Cliff Bleszinski has quite a resume. His early work on 90s titles like Jazz Jackrabbit led him to the Unreal franchise and now he is enjoying success as a contributor for titles like Bulletstorm and Shadow Complex. He has been designing games for 20 years (which is pretty remarkable for a 36 year-old), but he is probably best known for the massively popular Gears of War franchise, with the release of Gears of War 3 just around the corner in September. After five years of working on Gears, though, Cliffy B is ready to move on to new things.
“I’ve been itching for a while [to create something new]. When we finished Unreal Tournament I wanted to do another game. It’s just a matter of opportunity and figuring things out. So all hands are on Gears right now, in the foreseeable future. But, we’ll see how things go.”
The success of the Gears franchise is undeniable, having sold millions of copies, with Gears of War 3 poised to sell millions more, and the series has delivered hundreds of millions of memorable single-player, co-op, and multiplayer experiences since the first Gears of War released in 2006. With success like that, developers can become shackled to a popular franchise (look at Bungie and Halo, for example), and working on the same IP for years can be exhausting or dare we say it, boring. The last thing anyone wants is for our favorite worlds and stories to become stale in the hands of their creators.
So, while Gears is best known for its core gameplay as a cover-based third-person shooter, it wouldn’t be nearly as successful without some of the best visuals from this generation of consoles, hyper-masculine aesthetic, and crazy violence, but this hasn’t changed much for the life of the series. As a relatively young designer, It shouldn’t surprise gamers to hear that Bleszinski wants to be remembered for more than just Gears of War.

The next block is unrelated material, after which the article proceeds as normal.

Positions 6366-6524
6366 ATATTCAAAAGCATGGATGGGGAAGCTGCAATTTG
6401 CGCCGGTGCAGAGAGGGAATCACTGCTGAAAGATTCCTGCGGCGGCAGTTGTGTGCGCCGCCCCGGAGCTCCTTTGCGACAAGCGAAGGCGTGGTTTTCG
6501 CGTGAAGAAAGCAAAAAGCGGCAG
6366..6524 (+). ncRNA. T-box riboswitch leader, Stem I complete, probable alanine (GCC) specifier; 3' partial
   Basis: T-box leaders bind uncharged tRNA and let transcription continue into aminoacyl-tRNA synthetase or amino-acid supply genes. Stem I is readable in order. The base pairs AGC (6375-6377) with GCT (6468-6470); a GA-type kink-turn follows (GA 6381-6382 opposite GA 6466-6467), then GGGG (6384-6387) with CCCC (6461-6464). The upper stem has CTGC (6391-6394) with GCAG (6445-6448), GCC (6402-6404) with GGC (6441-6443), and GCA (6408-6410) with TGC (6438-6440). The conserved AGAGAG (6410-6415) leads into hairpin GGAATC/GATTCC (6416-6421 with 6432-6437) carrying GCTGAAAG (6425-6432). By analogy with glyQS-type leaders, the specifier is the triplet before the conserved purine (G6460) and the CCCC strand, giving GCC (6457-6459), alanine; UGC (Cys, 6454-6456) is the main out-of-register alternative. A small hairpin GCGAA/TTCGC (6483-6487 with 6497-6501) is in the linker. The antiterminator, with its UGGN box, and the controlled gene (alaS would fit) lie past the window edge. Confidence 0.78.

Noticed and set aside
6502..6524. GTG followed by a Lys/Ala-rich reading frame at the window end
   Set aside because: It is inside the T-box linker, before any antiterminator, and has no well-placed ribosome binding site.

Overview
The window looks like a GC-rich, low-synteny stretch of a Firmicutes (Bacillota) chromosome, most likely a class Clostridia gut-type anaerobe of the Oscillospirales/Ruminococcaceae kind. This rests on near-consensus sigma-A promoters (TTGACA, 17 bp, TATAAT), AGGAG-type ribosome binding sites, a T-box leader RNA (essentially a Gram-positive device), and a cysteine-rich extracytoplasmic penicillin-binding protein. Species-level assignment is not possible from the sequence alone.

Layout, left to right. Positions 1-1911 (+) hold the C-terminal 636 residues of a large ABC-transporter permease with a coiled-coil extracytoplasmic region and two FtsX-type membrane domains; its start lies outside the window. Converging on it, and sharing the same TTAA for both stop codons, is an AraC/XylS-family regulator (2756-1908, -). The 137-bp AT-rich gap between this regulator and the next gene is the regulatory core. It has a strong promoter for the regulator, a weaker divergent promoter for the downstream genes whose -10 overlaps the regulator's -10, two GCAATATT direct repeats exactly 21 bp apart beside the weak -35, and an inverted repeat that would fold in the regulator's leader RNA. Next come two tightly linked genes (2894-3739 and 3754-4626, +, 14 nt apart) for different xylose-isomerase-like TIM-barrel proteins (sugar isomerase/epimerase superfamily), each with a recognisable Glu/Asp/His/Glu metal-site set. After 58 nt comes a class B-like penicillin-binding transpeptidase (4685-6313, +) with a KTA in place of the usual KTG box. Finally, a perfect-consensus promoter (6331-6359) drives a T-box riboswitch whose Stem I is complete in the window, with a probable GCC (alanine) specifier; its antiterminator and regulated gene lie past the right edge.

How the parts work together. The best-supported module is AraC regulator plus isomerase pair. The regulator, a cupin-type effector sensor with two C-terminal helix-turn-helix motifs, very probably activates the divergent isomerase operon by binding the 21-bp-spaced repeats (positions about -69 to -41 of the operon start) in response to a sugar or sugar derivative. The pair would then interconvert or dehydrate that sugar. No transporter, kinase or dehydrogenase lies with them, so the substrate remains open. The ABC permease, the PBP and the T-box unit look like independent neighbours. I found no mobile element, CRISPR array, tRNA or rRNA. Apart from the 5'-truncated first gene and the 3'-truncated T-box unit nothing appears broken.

It’s a foregone conclusion that the franchise has long-term plans – Gears of War 2 writer Joshua Ortega let us know as much at NYCC 2009. “You will not be disappointed in the next ten years,” Ortega said. “It’s a ten-year plan. Gears is long-term. The lancer is the new lightsaber.” Bold words, but whether the series will be helmed by Epic Games in Raleigh, California, or whether that team will get a chance to work on the “other” things that Bleszinski and Co. are “incubating” isn’t yet clear. What is clear is Bleszinski’s wishes to explore other avenues.
“What I would like to see moving forward is if we were to make a new IP or a new Gears game, I would like to figure out a way to get some sort of ancillary thing that ties in with mobile that ties in with the game directly. The future of the game is always with you. And those who are the platform holders, such as Sony and Microsoft and Nintendo, hopefully will understand that …to open their mind[s] and have an iPad app that talks to Xbox, that talks to the PlayStation. So then maybe there’s a mini-game that I can do when I’m in the pub… things like that that contribute to the greater good. That’s where things need to go.”
Sounds like fun, and it would be cool to be able to play a quick, mobile, Gears of War-themed poker game with Cole and Baird to unlock some art, gear, or accessories for the console Gears experience waiting for you at home. Bleszinski has also spoken about his interest in Kinect integration for future titles, but remains cautious with the technology, commenting that he would only pursue it if he had the resources to do it right. Epic and Bleszinki seem dedicated to great, innovative new gaming experiences, so whichever direction they head after Gears of War 3, gamers should win out.
Are you ready to give Epic a break by saying goodbye to this generation of Gears of War titles, or are you hoping to be playing Gears of War sequels, prequels, and spinoffs for another five years?
Source: Industry Gamers, IGN